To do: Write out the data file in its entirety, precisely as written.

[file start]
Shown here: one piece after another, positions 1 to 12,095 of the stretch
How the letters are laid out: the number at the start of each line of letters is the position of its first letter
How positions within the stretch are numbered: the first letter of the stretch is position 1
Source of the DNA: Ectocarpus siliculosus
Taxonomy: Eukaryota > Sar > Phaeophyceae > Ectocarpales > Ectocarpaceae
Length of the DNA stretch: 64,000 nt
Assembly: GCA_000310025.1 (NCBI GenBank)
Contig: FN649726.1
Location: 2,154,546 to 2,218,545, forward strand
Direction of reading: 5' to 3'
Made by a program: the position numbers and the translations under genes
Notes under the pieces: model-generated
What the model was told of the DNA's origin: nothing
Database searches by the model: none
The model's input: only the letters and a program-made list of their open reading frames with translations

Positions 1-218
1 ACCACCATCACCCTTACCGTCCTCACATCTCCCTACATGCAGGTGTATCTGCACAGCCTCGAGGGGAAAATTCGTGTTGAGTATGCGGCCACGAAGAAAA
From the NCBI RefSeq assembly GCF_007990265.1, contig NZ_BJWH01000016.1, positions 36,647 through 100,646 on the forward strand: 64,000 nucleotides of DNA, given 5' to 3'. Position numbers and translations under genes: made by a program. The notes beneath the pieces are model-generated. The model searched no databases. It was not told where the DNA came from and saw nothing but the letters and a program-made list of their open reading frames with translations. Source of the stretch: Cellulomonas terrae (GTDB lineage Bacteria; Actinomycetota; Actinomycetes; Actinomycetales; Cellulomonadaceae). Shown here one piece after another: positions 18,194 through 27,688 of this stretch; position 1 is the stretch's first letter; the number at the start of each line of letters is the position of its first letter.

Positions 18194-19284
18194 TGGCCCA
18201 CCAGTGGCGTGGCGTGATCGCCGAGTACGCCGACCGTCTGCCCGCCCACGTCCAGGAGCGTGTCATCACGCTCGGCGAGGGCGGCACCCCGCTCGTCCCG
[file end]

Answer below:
Shown here: one piece after another, positions 1 to 12,095 of the stretch
How the letters are laid out: the number at the start of each line of letters is the position of its first letter
How positions within the stretch are numbered: the first letter of the stretch is position 1
Source of the DNA: Ectocarpus siliculosus
Taxonomy: Eukaryota > Sar > Phaeophyceae > Ectocarpales > Ectocarpaceae
Length of the DNA stretch: 64,000 nt
Assembly: GCA_000310025.1 (NCBI GenBank)
Contig: FN649726.1
Location: 2,154,546 to 2,218,545, forward strand
Direction of reading: 5' to 3'
Made by a program: the position numbers and the translations under genes
Notes under the pieces: model-generated
What the model was told of the DNA's origin: nothing
Database searches by the model: none
The model's input: only the letters and a program-made list of their open reading frames with translations

Positions 1-218
1 ACCACCATCACCCTTACCGTCCTCACATCTCCCTACATGCAGGTGTATCTGCACAGCCTCGAGGGGAAAATTCGTGTTGAGTATGCGGCCACGAAGAAAA
From the NCBI RefSeq assembly GCF_007990265.1, contig NZ_BJWH01000016.1, positions 36,647 through 100,646 on the forward strand: 64,000 nucleotides of DNA, given 5' to 3'. Position numbers and translations under genes: made by a program. The notes beneath the pieces are model-generated. The model searched no databases. It was not told where the DNA came from and saw nothing but the letters and a program-made list of their open reading frames with translations. Source of the stretch: Cellulomonas terrae (GTDB lineage Bacteria; Actinomycetota; Actinomycetes; Actinomycetales; Cellulomonadaceae). Shown here one piece after another: positions 18,194 through 27,688 of this stretch; position 1 is the stretch's first letter; the number at the start of each line of letters is the position of its first letter.

Positions 18194-19284
18194 TGGCCCA
18201 CCAGTGGCGTGGCGTGATCGCCGAGTACGCCGACCGTCTGCCCGCCCACGTCCAGGAGCGTGTCATCACGCTCGGCGAGGGCGGCACCCCGCTCGTCCCG